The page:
Traditions

Kierkegaard and MacDonald on Genuine Community

I recently discovered a thinker whose views are very similar to Kierkegaard’s and that has given me an opportunity to share once again my thoughts on Kierkegaard’s views on the nature of genuine community. Kierkegaard famously disparages what he refers to as “the crowd” and its “leveling” tendencies, but that does not mean he had a negative view of all collectivities. He makes very few references to positive collectivities, but that was likely first because he felt they were exceptionally rare, and second, and more importantly, because he felt describing such collectivities wasn’t his specific life’s task. His task, as he conceived it, was to encourage people to separate from the crowd, to become individuals. ¶ Christianity, writes Kierkegaard in Works of Love, turns our attention completely away from the external, turns it inward (WOL, 376). In the stillness of God’s house, he writes in Three Discourses on Imagined Occasions, “[t]here is no fellowship—each one is by himself; there is no call for united effort—each one is called to individual responsibility” (TDIO, p. 10).  ¶ And yet, he continues later in the same work, “in the stillness, what beautiful harmony with everyone! Oh, in this solitude, what beautiful fellowship with everyone!” (TDIO, p. 38). ¶ It may appear that Kierkegaard is contradicting himself here, but I don’t think he is. I think what he means is that in the stillness before God, there is no “fellowship” in the sense that there is no escaping into the crowd, no hiding... -

Read More @ Piety on Kierkegaard

A Few Points of Philosophical Interest Learned by Watching Our Cats: Part II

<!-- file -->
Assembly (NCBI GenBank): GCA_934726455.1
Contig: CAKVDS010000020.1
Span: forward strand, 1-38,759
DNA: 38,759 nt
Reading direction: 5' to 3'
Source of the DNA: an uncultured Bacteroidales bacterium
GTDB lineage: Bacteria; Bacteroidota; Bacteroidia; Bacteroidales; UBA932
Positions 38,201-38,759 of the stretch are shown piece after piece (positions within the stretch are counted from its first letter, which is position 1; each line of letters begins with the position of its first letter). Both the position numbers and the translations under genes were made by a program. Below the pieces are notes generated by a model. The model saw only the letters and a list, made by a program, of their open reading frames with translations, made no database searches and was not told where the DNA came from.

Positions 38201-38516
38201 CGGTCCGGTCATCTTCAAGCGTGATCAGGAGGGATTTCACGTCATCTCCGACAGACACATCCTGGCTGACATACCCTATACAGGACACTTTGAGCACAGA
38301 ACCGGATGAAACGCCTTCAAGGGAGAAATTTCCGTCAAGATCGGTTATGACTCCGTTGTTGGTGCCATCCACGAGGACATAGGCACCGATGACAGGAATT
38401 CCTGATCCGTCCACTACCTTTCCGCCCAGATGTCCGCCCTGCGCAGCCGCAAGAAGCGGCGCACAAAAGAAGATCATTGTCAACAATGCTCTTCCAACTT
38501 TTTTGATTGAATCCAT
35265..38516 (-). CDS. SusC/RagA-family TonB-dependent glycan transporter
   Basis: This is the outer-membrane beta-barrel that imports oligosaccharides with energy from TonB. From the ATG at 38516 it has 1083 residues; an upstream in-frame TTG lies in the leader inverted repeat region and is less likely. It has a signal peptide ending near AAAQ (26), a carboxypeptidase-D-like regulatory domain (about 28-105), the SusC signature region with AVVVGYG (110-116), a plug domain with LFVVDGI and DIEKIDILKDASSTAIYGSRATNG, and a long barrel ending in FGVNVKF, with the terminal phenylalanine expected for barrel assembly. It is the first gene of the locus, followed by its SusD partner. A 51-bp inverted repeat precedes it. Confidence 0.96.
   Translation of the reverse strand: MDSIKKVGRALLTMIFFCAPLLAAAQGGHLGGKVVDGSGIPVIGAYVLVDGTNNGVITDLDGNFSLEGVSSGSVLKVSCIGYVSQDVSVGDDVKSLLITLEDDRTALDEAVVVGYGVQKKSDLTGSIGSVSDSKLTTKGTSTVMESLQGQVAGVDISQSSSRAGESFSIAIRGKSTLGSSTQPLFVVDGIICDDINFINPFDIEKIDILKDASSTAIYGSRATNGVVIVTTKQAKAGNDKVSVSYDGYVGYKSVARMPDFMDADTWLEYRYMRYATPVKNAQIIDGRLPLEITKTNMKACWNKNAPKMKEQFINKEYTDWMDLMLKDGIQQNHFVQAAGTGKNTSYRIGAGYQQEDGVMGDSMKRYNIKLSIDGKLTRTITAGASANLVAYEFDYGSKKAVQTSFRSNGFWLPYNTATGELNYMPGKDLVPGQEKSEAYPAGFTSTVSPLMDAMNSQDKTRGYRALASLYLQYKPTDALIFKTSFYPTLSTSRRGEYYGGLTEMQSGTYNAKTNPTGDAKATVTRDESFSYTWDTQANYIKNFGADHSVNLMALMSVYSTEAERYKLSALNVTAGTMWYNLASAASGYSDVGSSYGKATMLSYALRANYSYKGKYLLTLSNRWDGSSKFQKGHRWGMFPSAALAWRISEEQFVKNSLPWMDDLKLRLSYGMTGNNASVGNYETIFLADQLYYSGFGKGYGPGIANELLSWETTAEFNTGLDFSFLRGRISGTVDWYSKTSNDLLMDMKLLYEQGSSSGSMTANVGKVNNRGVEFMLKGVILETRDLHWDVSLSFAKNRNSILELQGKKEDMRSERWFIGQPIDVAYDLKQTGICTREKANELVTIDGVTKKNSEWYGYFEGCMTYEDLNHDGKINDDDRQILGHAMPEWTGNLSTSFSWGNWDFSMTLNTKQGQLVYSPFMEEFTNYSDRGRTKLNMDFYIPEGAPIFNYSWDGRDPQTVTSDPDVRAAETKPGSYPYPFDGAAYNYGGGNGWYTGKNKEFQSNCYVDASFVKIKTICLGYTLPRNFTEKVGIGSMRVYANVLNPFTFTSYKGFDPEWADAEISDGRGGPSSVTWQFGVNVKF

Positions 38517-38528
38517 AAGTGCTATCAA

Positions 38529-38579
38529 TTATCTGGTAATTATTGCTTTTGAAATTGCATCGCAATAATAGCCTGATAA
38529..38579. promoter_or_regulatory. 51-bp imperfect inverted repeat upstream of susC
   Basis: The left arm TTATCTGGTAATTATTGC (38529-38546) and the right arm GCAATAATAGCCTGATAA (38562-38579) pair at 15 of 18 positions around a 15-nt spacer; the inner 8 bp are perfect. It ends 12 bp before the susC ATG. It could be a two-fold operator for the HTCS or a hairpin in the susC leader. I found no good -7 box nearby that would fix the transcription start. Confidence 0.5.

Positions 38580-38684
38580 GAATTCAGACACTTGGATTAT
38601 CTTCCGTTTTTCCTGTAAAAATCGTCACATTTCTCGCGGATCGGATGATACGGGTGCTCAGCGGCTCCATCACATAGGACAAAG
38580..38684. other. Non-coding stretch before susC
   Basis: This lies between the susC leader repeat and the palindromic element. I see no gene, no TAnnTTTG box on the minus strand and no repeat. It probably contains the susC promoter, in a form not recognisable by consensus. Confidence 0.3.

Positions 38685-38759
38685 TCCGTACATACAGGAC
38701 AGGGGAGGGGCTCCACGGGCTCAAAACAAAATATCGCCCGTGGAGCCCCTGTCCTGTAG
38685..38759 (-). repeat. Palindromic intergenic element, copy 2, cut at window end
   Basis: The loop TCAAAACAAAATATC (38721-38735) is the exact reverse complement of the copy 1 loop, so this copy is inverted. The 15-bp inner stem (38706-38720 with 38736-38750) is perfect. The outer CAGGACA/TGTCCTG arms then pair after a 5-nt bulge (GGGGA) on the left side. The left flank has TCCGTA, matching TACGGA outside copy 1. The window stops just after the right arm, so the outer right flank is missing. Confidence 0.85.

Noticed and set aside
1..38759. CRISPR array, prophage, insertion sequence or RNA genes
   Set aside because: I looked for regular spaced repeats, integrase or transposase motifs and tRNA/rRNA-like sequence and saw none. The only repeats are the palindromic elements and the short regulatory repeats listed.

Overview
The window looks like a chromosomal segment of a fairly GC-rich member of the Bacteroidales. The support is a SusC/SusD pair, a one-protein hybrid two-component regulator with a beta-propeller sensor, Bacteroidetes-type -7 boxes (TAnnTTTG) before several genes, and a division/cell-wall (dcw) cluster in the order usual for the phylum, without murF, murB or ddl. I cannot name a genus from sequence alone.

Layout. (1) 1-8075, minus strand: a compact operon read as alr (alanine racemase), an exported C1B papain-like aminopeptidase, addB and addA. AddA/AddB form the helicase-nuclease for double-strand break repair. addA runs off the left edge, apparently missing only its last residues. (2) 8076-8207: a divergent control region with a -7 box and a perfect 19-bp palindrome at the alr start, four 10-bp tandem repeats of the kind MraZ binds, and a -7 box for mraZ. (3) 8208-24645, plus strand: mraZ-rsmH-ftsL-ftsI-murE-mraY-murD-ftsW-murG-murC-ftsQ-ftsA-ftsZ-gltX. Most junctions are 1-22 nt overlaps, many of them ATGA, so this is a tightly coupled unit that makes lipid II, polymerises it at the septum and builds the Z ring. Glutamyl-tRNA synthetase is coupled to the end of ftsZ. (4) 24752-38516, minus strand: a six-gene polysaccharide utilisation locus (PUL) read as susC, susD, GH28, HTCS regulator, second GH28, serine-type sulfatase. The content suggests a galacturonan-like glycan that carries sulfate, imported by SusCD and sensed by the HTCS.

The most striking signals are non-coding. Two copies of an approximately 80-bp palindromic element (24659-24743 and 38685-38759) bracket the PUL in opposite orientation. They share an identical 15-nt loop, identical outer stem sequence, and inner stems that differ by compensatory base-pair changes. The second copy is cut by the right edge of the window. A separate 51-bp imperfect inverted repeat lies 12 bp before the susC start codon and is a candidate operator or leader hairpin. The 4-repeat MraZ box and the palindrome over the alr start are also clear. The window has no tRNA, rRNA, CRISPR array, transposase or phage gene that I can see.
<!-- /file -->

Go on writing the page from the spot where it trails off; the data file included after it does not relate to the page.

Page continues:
If cats are conscious but not self-conscious—that is, if they do not split experience in two and constitute an inner self which stands at one remove from all other perceptions—they show us how much we overestimate the importance of self-awareness and subjectivity. They are extraordinarily varied in personality and habits; Leo and Oliver are littermates and have never been apart. Yet their preferences are as different as their markings, and though both are very affectionate their ways of seeking attention and responding to it are so different that one might think they were of two different species. ZouZou, the cat in the picture, who died a year or so before Leo and Oliver were born, was obsessed with a toy fashioned of a plexiglass... -

Read More @ The Philosophical Salon
Philosopher Melissa Jacquart Awarded a Whiting Programs Fellowship

The Whiting Foundation has just announced that they will be awarding six $50,000 Fellowships and five $10,000 Seed Grants to a vibrant cross-section of public-humanities collaborations. We are pleased to announce that the APA’s nominee Dr. Melissa Jacquart (University of Cincinnati) has been awarded one of the $50,000 Fellowships for... -